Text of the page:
Friday, March 1, 2013

Sudden Stratospheric Warming Imminent

I am seeing increasing signs that a sudden stratospheric warming is about to take place in the upper stratosphere.

Shown above is an animation of 10 millibar temperature anomalies in the stratosphere. As I alluded to in my February 24th post, the Himalayan mountain range is a natural geographic instigator for these sudden stratospheric warmings. The enormous warming event we saw in January originated from the same mountain range we are now seeing this impending mass of warmth. Analyzing the above animation shows us that this warming event has been in the works since the beginning of February. In recent weeks towards mid and late February, we saw strengthening of this warming, and it became clear to me that this was not just a quick warming event. In my opinion, if you see a warming event over the Himalaya Mountains and it is sustained and strengthening, there's a solid chance that a sudden stratospheric warming could emerge from that situation.

The reason I am suddenly on what you may perceive as high alert is because of the last frame of this animation. If you look closely, you can see the pulse of warm temperature anomalies suddenly flare up over the Himalayan mountains, a sign of possibly sudden strengthening of this warming mass. This body of upper stratospheric warmth may very well be in its final stages of formation and the beginning stages of possible propagation to the Arctic, where the sudden stratospheric warming event could then take place. The warm air in the stratosphere would then push cold air down to the surface, and we could see that cold air hit the surface in the next 2-5 weeks, right around the start of severe weather season. If this cold air is able to come close to the US, or even penetrate through the nation, chances are the severe weather risk and winter weather risk would be heightened. I will explain more later on.


March 6-8 Potential Nor'easter

Note: This will not be a full-blown Nor'easter.

Both major weather models are pointing towards a late-season partial Nor'easter that would be spit out of the Mid-Atlantic to dump snow in New England before moving out to sea.

Shown above is the European model's (top) forecast for mean sea level pressure about 7 days out. The bottom image shows mean sea level pressure and precipitation, again for 7 days out. Analysis of the two forecasts reveals that they are similar in both strength and placement of this storm. To have both major weather modeling systems in agreement at this point in time is certainly a good sign for those wanting snow in the Northeast and Mid-Atlantic.

With that agreement noted, I have opted to show the 48 hour accumulated snowfall forecast from Hour 156. We can clearly see a major hit of snow for Pennsylvania, New York and maybe a sliver of New Jersey, while coastal states are in the no-snow zone, as a typical Nor'easter will do. We see amounts exceeding one foot of snow, and these totals are centered in southern New York into eastern Pennsylvania. Major amounts of 6-12 inches are still found widely across New York and in the middle of Pennsylvania, as well as western Massachusetts and one or two other coastal states. Lower amounts below half a foot are found widely across the Northeast into the Mid-Atlantic.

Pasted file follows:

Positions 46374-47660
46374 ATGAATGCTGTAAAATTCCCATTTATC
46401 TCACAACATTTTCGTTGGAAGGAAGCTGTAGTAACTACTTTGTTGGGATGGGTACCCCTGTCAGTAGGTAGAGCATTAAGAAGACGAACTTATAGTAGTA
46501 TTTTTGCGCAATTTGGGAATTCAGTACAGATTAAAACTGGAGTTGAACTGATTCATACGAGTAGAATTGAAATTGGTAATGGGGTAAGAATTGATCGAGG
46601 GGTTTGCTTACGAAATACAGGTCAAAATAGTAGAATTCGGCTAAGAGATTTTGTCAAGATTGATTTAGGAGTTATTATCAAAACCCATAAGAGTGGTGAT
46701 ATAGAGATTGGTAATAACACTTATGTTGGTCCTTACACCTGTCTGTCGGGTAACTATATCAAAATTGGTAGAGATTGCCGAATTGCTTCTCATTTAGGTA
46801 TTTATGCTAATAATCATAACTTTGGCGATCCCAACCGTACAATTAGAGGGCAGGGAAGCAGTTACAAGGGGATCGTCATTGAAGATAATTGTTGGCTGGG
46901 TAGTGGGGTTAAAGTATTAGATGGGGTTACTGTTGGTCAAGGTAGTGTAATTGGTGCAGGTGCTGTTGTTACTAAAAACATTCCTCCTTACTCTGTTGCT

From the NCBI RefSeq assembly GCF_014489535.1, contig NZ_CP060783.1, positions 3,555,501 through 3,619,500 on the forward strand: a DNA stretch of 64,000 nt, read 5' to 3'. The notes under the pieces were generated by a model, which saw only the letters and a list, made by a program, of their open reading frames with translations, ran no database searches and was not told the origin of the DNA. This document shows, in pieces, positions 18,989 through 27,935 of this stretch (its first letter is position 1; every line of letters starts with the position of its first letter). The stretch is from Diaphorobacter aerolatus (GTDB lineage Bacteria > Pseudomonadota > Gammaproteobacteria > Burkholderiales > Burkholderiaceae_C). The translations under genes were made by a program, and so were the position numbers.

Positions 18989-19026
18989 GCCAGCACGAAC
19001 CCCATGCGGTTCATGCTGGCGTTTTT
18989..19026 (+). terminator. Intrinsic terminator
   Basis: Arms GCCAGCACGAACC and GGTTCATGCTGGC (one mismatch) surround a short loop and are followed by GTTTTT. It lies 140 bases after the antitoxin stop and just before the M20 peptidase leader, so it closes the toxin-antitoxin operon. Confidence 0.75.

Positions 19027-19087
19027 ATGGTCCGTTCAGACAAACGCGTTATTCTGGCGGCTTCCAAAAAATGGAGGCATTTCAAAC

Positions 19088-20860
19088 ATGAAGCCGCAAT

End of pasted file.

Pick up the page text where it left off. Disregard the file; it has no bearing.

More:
Right now, such good model agreement is certainly a good sign for the above forecast to work out but we are still over 5 days away. That's a lot of time for things to change, and the system hasn't even gotten into the nation's upper air network, where the weather balloons can get data from the storm and put it into models to enhance forecasts.

Despite all the caveats, I feel confident in my call for all in the Northeast and Mid-Atlantic to keep one eye open on this system. It has good potential to bring heavy, wet snow to parts of the regions mentioned above, and must be monitored.


March 4-6 Potential Winter Storm

Latest model forecasts are indicating the potential for a band of heavy snowfall to set up from the Plains into the Midwest and Ohio Valley during the timeframe of March 4-6.

Shown above is the snowfall forecast from the American model. It shows a corridor of heavy snow extending from Montana through the Plains and into the Midwest as a weakening trend hits. Some more enhanced totals are seen in southern Indiana and Ohio before the system transfers offshore of the East Coast, which is a post for another time. The snow would definitely be heaviest in the Plains as of current thinking, and these totals could very well exceed half a foot, with some spots reporting isolated totals very close to or just over one foot.

Contrary to the current belief, this system is not an Aberta Clipper. It is a regular storm system that happened to come onshore in Canada rather than the Pacific Northwest. Considering we remain a fair time out from this situation, and models are notorious for having issues with heavy snow in narrow corridors (as is to be expected), I think it is best to not make a preliminary map and instead cautiously go with the above snowfall forecast. This is not my forecast, but it does echo where I think the snows will fall. If models can show that they are rock solid with this heavy corridor of snow in the next 24 hours, I will most likely have a map out tomorrow.